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The following function is given:

$$f:\mathbb{R}\rightarrow \mathbb{R}, \ x\rightarrow \begin{cases} x^2\cos{\left(\frac{1}{x}\right)} & \text{for } x \neq 0\\ 0& \text{for } x =0\end{cases}$$

  1. Show that $f$ is everywhere differentiable
  2. Calculate the derivative $f\,'$
  3. Show that $f^{'}$ is not continuous at point $x_{0}=0$

2. $f\,'(x)=2x\cos{\dfrac{1}{x}}+\sin{\dfrac{1}{x}}$

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    $\begingroup$ What is your question? $\endgroup$ – providence Feb 4 '13 at 2:16
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You’ve calculated $f\,'(x)$ only for $x\ne 0$; to finish the problem, you’ll have to calculate $f\,'(0)$ as well. That will handle (1) by showing that the derivative exists everywhere, and it will complete (2). (You can already do (3) on the basis of your calculated derivative.) To do this, use the definition:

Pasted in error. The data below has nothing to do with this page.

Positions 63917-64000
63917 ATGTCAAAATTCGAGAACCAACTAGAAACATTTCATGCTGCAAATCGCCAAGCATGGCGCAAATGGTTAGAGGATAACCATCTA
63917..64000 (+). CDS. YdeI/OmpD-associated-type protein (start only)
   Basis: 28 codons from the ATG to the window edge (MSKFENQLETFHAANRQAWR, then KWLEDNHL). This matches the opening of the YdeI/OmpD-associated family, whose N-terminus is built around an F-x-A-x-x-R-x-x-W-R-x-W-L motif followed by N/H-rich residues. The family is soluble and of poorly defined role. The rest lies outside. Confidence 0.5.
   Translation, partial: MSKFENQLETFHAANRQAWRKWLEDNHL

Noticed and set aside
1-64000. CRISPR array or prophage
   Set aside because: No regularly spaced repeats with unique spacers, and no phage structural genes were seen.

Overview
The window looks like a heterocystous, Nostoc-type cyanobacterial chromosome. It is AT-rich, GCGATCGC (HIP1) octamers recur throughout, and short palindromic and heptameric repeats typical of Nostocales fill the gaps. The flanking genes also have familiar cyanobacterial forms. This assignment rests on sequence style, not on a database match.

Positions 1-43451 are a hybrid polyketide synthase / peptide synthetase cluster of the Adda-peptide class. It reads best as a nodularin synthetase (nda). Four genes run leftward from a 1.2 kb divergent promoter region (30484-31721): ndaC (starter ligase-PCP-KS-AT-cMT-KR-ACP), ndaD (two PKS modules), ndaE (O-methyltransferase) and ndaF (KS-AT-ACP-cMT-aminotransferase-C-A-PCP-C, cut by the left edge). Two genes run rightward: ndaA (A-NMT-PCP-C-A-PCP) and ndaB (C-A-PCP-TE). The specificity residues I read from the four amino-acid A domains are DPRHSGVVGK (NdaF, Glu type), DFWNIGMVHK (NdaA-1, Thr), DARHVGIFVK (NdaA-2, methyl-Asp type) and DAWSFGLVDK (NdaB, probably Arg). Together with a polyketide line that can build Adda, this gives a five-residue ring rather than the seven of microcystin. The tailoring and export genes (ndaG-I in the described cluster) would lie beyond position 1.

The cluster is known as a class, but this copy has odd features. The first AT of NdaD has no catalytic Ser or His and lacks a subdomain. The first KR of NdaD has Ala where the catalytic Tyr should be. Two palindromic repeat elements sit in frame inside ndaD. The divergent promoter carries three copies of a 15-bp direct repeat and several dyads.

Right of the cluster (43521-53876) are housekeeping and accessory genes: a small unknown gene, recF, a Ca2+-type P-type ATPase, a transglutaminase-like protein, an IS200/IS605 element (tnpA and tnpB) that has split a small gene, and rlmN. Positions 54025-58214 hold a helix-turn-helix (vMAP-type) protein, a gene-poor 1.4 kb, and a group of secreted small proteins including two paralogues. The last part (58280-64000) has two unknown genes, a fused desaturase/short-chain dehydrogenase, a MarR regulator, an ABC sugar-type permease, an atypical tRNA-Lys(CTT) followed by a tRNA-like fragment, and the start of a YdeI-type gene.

$$f\,'(0)=\lim_{h\to 0}\frac{f(0+h)-f(0)}h=\lim_{h\to 0}\frac{h^2\cos\frac1h}h=\lim_{h\to 0}h\cos\frac1h\;.$$

Can you finish it from there?

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  • $\begingroup$ ok so 1. and 2. are done. A function is continuous when $\lim _{ x\rightarrow x_{ 0 } }{ f(x)=f(x_{ 0 }) }$ , but $\lim _{ x\rightarrow 0 }{ f^{ ' }(x) } \neq 0$ so the function is not continuous at point $0$ because $f^{'}(0)=0$, right ? $\endgroup$ – Devid Feb 4 '13 at 10:03
  • $\begingroup$ @Devid: Exactly. In fact $\lim_{x\to 0}f\,'(x)$ doesn’t even exist, so you don’t have to know $f\,'(0)$ to know that $f\,'$ isn’t continuous at $0$. $\endgroup$ – Brian M. Scott Feb 4 '13 at 20:45

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